Road projects in Saudi Arabia are being delayed because of Riyadh’s insistence on a three-year fixed timescale for all tenders regardless of the scale or complexity of the work required, according to contractors.

While the government’s strategy of contracting out projects over 36-month time slots has been in place for some time, the volume of projects now being carried out has highlighted the difficulties encountered by contractors.

“There is not one project that is not three years, whatever the project is,” says one Riyadh-based contractor. “Even if it is a two-kilometre stretch of road, it will be a three-year project. This way it enables the government to hold onto the money for longer.”

Contractors complain that the fixed timescale for projects means their resources can be tied up for longer than necessary and that some schemes that could be completed promptly are taking an excessive amount of time.

As they do not get paid in full until a project has been completed, contractors have been seeking ways to avoid committing resources to projects in their early stages.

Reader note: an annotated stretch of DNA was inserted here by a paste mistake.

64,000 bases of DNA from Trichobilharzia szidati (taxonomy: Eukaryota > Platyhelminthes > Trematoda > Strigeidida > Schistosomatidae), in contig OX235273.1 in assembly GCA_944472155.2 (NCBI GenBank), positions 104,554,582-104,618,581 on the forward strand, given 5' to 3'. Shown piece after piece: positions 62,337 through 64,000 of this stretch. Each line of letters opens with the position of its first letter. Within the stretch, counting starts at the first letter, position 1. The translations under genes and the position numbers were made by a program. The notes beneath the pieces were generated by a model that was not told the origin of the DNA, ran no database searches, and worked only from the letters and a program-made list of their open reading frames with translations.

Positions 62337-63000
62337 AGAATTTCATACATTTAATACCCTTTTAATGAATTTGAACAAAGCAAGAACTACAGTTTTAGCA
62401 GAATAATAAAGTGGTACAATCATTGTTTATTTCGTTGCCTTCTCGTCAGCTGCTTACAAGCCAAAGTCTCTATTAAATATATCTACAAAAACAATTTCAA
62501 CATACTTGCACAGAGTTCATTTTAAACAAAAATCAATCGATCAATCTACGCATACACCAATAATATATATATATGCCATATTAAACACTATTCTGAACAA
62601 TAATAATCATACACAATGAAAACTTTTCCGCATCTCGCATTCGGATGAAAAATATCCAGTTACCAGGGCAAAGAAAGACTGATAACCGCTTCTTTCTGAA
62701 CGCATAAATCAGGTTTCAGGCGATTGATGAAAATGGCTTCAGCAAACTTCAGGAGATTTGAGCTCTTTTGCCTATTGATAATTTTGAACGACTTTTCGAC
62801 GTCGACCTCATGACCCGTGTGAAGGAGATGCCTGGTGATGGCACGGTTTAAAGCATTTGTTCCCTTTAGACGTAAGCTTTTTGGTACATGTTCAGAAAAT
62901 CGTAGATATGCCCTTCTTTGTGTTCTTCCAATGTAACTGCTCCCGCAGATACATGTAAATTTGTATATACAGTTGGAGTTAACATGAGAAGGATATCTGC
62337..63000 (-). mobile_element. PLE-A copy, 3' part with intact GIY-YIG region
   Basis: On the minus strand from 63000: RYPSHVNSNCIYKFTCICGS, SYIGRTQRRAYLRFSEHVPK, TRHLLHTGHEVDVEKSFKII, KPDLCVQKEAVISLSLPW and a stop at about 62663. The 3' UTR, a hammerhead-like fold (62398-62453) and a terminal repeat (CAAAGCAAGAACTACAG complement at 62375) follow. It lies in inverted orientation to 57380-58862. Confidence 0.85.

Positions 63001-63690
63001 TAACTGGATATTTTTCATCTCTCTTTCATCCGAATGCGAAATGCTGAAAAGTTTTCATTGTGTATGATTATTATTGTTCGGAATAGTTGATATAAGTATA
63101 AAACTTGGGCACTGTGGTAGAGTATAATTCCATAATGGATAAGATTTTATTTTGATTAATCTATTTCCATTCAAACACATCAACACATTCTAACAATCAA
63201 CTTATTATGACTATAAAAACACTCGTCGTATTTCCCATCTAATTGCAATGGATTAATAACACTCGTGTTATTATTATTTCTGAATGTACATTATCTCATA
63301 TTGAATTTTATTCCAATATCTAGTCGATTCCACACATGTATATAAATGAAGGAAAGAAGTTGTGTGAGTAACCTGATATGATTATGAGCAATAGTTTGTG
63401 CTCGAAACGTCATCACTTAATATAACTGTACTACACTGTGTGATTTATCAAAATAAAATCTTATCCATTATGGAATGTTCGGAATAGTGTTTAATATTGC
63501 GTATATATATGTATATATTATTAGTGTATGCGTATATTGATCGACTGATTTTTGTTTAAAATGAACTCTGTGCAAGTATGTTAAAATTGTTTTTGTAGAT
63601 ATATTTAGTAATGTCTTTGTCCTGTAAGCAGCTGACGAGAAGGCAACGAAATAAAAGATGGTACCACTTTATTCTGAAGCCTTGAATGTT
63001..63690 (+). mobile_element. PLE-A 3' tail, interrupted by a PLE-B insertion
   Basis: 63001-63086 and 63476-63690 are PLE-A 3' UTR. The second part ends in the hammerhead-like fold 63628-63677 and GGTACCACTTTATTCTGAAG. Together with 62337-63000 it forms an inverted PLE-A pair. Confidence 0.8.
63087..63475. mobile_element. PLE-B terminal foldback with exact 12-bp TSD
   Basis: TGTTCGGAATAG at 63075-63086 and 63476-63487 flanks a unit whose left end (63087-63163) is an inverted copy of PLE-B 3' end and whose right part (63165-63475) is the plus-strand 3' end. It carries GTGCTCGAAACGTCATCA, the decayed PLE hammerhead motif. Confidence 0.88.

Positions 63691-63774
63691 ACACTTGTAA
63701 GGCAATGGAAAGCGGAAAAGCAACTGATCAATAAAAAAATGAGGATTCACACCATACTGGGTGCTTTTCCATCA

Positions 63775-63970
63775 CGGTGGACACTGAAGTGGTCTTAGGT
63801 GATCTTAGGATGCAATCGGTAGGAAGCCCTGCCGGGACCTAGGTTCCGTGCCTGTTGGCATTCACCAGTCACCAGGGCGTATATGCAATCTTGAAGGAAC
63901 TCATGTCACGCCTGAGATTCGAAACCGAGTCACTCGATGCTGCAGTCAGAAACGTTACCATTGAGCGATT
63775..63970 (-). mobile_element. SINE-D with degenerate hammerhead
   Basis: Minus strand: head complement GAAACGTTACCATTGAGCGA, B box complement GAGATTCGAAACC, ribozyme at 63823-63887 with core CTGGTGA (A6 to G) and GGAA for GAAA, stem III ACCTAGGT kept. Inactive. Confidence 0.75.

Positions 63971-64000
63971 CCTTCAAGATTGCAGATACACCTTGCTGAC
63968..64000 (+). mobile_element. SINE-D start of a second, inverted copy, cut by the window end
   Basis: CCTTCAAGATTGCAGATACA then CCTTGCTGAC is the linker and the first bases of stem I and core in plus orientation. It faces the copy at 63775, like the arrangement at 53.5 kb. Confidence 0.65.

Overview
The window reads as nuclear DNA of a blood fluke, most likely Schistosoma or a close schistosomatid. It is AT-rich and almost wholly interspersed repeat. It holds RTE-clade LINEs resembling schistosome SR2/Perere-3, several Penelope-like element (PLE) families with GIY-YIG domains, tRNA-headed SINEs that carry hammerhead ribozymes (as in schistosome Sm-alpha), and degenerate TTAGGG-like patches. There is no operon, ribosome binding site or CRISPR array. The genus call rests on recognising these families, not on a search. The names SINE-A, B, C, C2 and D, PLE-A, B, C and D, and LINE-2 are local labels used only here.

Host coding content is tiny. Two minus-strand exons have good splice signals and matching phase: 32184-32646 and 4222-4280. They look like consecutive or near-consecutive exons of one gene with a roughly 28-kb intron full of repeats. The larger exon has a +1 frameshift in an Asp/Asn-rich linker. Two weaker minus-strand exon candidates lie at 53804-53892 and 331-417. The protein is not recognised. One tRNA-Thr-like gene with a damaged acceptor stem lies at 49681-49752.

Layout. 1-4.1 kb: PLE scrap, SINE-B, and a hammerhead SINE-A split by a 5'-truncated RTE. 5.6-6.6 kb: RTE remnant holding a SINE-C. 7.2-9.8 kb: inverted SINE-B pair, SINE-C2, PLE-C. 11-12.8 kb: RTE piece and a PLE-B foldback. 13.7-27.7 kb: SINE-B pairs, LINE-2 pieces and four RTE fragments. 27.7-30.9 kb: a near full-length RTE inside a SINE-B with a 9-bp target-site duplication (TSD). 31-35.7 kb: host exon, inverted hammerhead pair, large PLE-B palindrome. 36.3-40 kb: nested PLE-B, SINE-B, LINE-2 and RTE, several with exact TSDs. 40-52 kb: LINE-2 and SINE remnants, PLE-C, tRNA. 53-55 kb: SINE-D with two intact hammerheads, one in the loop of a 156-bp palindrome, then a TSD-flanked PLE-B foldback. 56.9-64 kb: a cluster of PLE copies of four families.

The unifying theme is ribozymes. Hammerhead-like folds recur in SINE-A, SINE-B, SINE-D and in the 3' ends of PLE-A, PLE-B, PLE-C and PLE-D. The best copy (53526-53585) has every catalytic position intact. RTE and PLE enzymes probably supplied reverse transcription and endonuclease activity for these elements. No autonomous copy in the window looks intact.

Work that will only take a few months to complete is being left until the end of the three-year period before being done.

“We were awarded a SR12m project, and the timing for the ($3.2m) award was 36 months,” says the Riyadh-based contractor. “It was finished in four months.”

“It is 36 months for such projects, regardless of the length of the road or the complexity of the project,” says another local contractor. “Most projects we finish before time. We did a 120km stretch in Hail in almost two-thirds of the time.”

Some firms have suggested that the government is persisting with a three-year contract duration because of inefficiencies in the Transport Ministry.

“A lot of projects are sent out without a design,” says the local contractor. “Just a few words are given about building from here to there. It is not easy at all.

“Even though they have announced a project, they are not sure what quantities are involved, and they will not know that until we do the survey, calculate the quantities and come up with a new schedule.”

Contractors have previously complained that infrastructure projects in the kingdom are suffering from delays because of poor cost estimates and a lack of communication from the ministry.

In April, contractors estimated the cost of a 120km expressway linking the towns of Uqair and Salwa would double from origi-nal estimates.

“It is not necessarily inflation-related; it is ill-prepared tenders,” said one contractor at the time (MEED 18:4:08).

Despite the criticism by contractors, the ministry is not expected to change its policy in the near future.

“To get that you need a change of people, and I don’t see a change of people happening right now,” says the local contractor.

The Transport Ministry was not available for comment.